There is a lot to say about parallelism in PostgreSQL. We have come a long way since I wrote my first post on this topic (Parallel Sequential Scans). Each of the past three releases (including PG-11, which is in its beta) have a parallel query as a major feature which in itself says how useful this feature is and the amount of work being done on this feature. You can read more about parallel query in the PostgreSQL docs or in a blog post on this topic by my colleague Robert Haas. The intent of this blog post is to talk about parallel index scans on btree-indexes, a feature released in PostgreSQL 10.

To demonstrate how the feature works, here is an example of TPC-H Q-6 at scale factor - 20 (which means an approximately 20GB database). Q6 is a forecasting revenue change query. This query quantifies the amount of revenue increase that would have resulted from eliminating certain company-wide discounts in a given percentage range in a given year. Asking this type of "what if" query can be used to look for ways to increase revenues.

explain analyze

select sum(l_extendedprice * l_discount) as revenue

          from lineitem

          where l_shipdate >= date '1994-01-01' and

          l_shipdate < date '1994-01-01' + interval '1' year and

          l_discount between 0.02 - 0.01 and 0.02 + 0.01 and

          l_quantity < 24

          LIMIT 1;

 

Non-parallel version of plan

-------------------------------------

Limit

-> Aggregate

    -> Index Scan using idx_lineitem_shipdate on lineitem

         Index Cond: ((l_shipdate >= '1994-01-01'::date) AND (l_shipdate < '1995-01-01  

         00:00:00'::timestamp without time zone) AND (l_discount >= 0.01) AND

         (l_discount <= 0.03)  AND  (l_quantity < '24'::numeric))

Planning Time: 0.406 ms

Execution Time: 35073.886 ms 

 

Parallel version of plan

-------------------------------

Limit

-> Finalize Aggregate

    -> Gather

         Workers Planned: 2

         Workers Launched: 2

          -> Partial Aggregate

               -> Parallel Index Scan using idx_lineitem_shipdate on lineitem 

                    Index Cond: ((l_shipdate >= '1994-01-01'::date) AND (l_shipdate < '1995-01-01 

                    00:00:00'::timestamp without time zone) AND (l_discount >= 0.01) AND

                    (l_discount <= 0.03) AND (l_quantity < '24'::numeric))

Planning Time: 0.420 ms

Execution Time: 15545.794 ms

We can see that the execution time is reduced by more than half for a parallel plan with two parallel workers. This query filters many rows and the work (CPU time) to perform that is divided among workers (and leader), leading to reduced time.

To further see the impact with a number of workers, we have used a somewhat bigger dataset (scale_factor = 50). The setup has been done using a TPC-H like benchmark for PostgreSQL. We have also created a few additional indexes on columns (l_shipmode, l_shipdate, o_orderdate, o_comment).

Non-default parameter settings:

random_page_cost = seq_page_cost = 0.1

effective_cache_size = 10GB

shared_buffers = 8GB

work_mem = 1GB

Effect of Workers Chart

The time is reduced almost linearly until eight workers, and then it reduced slowly. The further increase in workers won’t help unless the data to scan increases.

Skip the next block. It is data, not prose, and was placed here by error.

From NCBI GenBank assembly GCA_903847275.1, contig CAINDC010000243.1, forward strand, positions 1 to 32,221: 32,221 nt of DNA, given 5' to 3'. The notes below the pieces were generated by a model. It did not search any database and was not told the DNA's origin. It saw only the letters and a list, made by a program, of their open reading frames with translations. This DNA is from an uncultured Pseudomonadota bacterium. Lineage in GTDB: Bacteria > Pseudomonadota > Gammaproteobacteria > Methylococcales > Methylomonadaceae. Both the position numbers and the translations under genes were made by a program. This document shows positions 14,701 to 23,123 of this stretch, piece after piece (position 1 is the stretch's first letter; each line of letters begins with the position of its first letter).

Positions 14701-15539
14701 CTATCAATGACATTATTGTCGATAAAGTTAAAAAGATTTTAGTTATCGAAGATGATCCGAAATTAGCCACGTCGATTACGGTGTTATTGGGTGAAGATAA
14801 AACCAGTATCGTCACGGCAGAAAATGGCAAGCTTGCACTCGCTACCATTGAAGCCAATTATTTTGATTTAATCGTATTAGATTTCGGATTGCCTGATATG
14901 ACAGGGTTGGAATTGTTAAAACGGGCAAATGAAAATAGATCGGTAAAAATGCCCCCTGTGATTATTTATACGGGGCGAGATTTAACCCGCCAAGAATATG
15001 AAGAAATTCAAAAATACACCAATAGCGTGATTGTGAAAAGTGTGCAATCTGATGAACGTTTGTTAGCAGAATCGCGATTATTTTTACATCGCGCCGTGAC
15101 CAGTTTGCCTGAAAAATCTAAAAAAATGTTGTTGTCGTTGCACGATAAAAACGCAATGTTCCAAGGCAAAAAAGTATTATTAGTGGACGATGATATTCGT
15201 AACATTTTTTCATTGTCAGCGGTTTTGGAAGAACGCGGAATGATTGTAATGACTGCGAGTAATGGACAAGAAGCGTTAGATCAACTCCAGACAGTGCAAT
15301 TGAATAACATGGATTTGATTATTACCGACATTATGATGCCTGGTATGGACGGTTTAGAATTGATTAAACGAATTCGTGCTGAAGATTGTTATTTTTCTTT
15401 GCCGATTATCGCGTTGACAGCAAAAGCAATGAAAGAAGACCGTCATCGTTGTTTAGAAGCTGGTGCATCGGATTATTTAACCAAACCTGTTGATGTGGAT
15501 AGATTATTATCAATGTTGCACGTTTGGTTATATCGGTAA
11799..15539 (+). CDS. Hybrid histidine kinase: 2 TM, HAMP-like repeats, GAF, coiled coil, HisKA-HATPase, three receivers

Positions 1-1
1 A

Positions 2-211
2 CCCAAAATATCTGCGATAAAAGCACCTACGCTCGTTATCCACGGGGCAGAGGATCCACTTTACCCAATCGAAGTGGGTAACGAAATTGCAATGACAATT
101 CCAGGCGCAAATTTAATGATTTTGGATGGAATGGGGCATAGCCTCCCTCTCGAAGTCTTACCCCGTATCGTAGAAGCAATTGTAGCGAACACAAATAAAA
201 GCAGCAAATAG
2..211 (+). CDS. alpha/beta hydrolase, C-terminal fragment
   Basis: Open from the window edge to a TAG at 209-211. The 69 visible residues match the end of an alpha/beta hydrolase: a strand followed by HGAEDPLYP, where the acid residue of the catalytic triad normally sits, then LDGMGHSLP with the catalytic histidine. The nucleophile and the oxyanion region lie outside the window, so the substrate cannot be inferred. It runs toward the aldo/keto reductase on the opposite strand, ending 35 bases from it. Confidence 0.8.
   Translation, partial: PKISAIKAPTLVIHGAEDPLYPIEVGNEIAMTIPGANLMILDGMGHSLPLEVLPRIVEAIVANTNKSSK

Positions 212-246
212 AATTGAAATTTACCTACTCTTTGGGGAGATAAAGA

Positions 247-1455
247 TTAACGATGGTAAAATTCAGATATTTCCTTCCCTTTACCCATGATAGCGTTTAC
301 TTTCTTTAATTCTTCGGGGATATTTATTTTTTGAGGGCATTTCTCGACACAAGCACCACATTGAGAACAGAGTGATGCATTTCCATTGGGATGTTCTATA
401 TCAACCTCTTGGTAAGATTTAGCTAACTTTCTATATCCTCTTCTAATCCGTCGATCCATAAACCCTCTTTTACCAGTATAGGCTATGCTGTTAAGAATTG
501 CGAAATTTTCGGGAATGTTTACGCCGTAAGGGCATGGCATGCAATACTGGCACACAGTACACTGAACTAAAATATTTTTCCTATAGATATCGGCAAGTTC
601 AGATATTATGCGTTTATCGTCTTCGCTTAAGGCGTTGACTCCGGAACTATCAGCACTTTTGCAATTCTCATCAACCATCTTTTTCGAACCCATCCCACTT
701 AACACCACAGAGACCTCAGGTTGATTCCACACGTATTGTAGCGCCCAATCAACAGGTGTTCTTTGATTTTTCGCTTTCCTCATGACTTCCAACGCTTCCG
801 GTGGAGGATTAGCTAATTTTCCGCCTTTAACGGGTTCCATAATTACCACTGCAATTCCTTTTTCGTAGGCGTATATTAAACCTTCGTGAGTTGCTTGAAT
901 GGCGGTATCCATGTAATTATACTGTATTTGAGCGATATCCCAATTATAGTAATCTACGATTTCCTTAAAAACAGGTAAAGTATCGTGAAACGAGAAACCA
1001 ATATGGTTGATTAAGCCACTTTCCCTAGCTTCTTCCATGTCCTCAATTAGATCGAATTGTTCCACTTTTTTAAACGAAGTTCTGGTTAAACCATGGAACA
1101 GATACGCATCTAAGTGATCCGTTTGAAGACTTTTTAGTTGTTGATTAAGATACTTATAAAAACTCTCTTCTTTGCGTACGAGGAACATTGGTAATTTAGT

We have further evaluated the parallel index scan feature for all the queries in the TPC-H benchmark and found that it is used in a number of queries and the impact is positive (reduced the execution time significantly). Below are results for TPC-H, scale factor - 20 with a number of parallel workers of two. X-axis indicates (1: Q-6, 2: Q14, 3: Q18).

Performance with PI Chart

Under the Hood

The basic idea is quite similar to parallel heap scans where each worker (including leader whenever possible) will scan a block (all the tuples in a block) and then get the next block that is required to be scanned. The parallelism is implemented at the leaf level of a btree. The first worker to start a btree scan will scan until it reaches the leaf and others will wait until the first worker has reached the leaf. Once the first worker reads the leaf block, it sets the next block to be read and wakes one of the workers waiting to scan blocks. Further, it proceeds scanning tuples from the block it has read. Henceforth, each worker after reading a block, sets the next block to be read and wakes up the next waiting worker.  This continues until no more pages are left to scan at which we end the parallel scan and notify all the workers.

A new guc min_parallel_index_scan_size has been introduced which indicates the minimum amount of index data that must be scanned in order for a parallel scan to be considered. Users can try changing the value of this parameter to see if the parallel index plan is effective for their queries. The number of parallel workers is decided based on the number of index pages to be scanned. The final cost of the parallel plan considers the cost (CPU cost) to process the rows will be divided equally among workers.

In the end, I would like to thank the people (Rahila Syed and Robert Haas) who were involved in this work (along with me) and my employer EnterpriseDB who has supported this work. I would also like to thank Rafia Sabih who helped me in doing performance testing for this blog.

Amit Kapila is a Senior Database Architect at EnterpriseDB. 

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